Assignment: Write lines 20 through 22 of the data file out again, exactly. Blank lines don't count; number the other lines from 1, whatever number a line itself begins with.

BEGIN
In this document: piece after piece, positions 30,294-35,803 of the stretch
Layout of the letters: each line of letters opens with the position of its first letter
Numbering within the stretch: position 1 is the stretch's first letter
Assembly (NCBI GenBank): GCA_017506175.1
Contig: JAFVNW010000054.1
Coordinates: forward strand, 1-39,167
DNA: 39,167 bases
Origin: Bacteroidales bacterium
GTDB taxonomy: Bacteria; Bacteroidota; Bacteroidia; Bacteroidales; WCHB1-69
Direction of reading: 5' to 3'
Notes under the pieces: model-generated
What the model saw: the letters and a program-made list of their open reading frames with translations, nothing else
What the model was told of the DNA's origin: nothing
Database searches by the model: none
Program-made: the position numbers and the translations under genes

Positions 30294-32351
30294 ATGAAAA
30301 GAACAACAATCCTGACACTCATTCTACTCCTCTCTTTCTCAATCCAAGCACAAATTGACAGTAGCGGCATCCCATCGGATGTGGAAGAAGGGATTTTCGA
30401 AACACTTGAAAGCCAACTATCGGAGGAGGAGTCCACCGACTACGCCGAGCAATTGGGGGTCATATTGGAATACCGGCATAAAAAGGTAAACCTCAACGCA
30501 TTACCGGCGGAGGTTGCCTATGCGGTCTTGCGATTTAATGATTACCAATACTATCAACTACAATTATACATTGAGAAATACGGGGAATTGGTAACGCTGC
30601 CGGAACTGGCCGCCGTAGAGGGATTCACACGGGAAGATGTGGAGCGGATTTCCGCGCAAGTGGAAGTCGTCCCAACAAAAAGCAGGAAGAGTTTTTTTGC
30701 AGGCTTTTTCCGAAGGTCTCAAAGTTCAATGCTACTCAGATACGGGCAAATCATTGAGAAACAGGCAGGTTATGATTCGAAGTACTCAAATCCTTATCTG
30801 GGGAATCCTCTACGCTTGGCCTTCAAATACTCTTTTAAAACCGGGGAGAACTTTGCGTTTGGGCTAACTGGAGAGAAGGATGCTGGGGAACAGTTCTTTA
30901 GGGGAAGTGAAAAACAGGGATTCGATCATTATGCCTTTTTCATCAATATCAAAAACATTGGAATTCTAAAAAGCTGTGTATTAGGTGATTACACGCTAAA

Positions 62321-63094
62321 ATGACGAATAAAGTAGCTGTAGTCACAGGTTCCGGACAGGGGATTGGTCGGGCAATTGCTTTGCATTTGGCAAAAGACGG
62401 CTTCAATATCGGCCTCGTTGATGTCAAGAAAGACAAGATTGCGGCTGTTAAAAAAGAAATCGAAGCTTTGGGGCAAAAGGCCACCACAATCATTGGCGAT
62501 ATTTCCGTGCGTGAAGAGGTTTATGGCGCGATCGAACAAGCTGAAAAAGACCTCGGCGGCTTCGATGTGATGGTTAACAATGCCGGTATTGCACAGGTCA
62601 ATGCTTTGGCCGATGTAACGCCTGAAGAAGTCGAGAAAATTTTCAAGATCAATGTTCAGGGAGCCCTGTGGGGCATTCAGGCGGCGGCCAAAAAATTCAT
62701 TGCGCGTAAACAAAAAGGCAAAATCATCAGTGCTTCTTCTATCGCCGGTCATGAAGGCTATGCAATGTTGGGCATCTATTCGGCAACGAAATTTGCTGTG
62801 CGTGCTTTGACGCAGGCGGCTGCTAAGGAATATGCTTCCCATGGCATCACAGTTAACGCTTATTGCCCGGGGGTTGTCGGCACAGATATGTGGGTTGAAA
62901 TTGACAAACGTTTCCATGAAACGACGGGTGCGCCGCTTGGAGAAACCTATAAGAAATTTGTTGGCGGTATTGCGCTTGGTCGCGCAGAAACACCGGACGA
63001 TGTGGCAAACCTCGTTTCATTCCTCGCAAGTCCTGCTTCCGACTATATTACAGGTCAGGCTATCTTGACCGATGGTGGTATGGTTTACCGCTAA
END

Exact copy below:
30501 TTACCGGCGGAGGTTGCCTATGCGGTCTTGCGATTTAATGATTACCAATACTATCAACTACAATTATACATTGAGAAATACGGGGAATTGGTAACGCTGC
30601 CGGAACTGGCCGCCGTAGAGGGATTCACACGGGAAGATGTGGAGCGGATTTCCGCGCAAGTGGAAGTCGTCCCAACAAAAAGCAGGAAGAGTTTTTTTGC
30701 AGGCTTTTTCCGAAGGTCTCAAAGTTCAATGCTACTCAGATACGGGCAAATCATTGAGAAACAGGCAGGTTATGATTCGAAGTACTCAAATCCTTATCTG